The national Nutrition Screening Initiative has developed a checklist to remind you of the warning signs of poor nutrition. The list forms the word DETERMINE:
Disease. Physical illness or depression can affect eating habits and put your nutritional health at risk as a result.
Eating poorly. Eating both too much and too little can lead to poor health.
Tooth loss/mouth pain. Missing, loose, or rotten teeth or dentures that don't fit well can make it difficult for you to eat.
Economic hardship. If you are unable to spend or choose to spend less than $35 to $50 per week on food, that makes it difficult for you to get adequate nutrition.
Reduced social contact. Spending time with others daily has a positive effect on your well-being and eating habits.
Multiple medicines. The more medicines you take, the greater the chance for side effects such as increased or decreased appetiti, changes in taste, constipation, weakness, drowsiness, diarrhea, nausea and other side effects.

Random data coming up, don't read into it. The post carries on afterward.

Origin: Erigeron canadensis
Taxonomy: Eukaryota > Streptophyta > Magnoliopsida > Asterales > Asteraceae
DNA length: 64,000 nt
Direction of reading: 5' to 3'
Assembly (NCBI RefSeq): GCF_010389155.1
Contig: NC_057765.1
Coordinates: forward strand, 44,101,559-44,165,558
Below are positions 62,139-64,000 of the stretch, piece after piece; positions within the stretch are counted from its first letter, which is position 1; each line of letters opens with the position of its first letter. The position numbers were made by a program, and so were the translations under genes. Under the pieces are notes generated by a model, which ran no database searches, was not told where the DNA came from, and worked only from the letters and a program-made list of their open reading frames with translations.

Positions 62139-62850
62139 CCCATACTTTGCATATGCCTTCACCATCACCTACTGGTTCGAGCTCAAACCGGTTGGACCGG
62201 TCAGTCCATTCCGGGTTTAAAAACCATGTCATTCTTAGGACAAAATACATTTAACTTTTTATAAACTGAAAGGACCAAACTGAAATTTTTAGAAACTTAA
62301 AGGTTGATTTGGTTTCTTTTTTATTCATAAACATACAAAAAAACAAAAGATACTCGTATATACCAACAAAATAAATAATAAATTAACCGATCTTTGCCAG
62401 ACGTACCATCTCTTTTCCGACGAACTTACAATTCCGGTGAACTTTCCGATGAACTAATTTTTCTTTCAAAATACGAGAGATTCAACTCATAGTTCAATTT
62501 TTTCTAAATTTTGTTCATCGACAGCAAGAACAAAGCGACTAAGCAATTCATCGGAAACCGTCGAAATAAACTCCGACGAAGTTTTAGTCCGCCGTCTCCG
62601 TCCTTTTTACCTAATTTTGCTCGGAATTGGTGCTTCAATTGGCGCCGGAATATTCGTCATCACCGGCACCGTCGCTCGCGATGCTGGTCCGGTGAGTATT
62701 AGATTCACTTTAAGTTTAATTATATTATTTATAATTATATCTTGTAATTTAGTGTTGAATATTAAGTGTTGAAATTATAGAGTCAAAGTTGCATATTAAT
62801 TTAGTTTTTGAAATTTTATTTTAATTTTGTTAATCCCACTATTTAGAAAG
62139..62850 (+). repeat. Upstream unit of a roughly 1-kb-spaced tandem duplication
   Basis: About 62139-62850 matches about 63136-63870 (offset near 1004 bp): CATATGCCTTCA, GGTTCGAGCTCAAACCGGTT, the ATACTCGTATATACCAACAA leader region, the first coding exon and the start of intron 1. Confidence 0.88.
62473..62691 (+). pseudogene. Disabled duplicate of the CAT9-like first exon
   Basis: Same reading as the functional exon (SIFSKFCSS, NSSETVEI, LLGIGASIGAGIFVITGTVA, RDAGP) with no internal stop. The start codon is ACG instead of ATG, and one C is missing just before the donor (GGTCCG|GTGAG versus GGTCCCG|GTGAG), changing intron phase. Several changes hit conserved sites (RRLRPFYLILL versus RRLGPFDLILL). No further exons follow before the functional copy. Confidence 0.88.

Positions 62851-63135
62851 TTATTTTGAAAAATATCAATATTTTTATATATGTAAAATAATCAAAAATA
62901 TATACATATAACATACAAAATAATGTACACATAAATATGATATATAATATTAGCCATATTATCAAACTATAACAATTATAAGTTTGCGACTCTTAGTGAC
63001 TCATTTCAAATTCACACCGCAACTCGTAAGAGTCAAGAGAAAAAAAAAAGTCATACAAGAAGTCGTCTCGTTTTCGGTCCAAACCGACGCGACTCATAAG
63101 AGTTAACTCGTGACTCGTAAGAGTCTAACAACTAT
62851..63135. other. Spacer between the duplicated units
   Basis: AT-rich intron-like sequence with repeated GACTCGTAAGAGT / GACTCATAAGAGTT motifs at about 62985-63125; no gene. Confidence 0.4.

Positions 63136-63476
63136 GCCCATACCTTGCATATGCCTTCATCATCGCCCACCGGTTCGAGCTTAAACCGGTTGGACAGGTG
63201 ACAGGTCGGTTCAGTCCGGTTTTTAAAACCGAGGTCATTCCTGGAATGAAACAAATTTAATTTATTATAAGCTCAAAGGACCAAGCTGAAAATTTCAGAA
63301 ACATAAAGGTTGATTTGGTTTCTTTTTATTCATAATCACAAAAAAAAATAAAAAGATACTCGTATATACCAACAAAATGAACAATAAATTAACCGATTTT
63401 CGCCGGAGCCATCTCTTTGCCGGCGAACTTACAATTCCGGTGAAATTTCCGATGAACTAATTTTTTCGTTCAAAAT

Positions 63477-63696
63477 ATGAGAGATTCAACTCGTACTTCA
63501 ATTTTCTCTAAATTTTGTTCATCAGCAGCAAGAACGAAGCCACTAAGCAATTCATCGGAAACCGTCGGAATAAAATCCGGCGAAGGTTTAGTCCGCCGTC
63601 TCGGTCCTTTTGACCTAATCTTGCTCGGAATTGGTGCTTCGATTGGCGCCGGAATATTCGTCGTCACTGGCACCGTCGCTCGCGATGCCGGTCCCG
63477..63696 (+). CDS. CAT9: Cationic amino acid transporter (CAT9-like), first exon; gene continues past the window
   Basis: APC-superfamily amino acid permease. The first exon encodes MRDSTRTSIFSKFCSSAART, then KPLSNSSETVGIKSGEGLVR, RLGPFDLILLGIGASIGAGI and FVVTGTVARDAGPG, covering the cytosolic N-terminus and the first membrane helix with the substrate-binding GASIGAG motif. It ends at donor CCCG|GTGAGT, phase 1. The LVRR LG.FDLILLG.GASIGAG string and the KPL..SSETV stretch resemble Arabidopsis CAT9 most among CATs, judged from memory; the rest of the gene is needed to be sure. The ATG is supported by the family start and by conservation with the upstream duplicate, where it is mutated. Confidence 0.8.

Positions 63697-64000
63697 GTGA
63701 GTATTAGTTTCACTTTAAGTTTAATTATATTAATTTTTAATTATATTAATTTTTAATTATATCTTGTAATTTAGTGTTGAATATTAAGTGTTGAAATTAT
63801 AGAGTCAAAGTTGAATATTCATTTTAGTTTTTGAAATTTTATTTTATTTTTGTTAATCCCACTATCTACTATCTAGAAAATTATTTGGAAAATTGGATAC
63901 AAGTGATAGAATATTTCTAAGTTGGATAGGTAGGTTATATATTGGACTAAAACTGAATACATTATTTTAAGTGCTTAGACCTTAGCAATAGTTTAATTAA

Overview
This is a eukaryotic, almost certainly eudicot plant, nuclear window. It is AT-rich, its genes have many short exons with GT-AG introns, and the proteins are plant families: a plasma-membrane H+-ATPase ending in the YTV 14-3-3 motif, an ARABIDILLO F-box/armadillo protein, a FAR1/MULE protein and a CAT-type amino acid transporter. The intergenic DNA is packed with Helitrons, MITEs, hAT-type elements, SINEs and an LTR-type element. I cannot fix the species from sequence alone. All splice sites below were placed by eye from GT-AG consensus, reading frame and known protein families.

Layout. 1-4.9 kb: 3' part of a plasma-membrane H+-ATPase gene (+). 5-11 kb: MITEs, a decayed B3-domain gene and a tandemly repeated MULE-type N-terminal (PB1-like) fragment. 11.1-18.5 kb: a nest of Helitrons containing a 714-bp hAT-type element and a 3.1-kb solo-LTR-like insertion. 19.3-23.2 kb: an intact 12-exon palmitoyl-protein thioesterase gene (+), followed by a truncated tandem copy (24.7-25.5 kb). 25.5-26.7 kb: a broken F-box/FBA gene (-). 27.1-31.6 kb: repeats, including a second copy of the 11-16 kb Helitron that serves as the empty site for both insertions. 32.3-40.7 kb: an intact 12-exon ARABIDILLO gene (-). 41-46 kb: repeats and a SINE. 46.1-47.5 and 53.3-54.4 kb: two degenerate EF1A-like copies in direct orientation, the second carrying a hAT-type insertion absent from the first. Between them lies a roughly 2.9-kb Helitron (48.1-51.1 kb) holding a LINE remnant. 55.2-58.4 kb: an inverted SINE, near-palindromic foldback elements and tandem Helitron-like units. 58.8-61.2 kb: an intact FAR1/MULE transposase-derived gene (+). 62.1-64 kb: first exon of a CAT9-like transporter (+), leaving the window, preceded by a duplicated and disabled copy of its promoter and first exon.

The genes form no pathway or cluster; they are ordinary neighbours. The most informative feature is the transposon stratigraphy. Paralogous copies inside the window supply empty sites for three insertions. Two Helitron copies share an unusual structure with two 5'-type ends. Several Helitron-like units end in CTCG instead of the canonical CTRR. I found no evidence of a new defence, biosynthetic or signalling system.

Involuntary weight loss or gain. Losing or gaining a lot of weight unintentionally is a serious warning sigh.
Needs assistance in self care. While most older people are able to eat, you may have trouble shopping, buying and/or cooking food.
Elder years above age 80. As you get older, the risk of frailty and health problems increase. That is why checking your nutritional health is so important.
Source: The Nutrition Screening Initiative, Washington, DC.
Information Provided by South Haven/Gracehouse of Lubbock.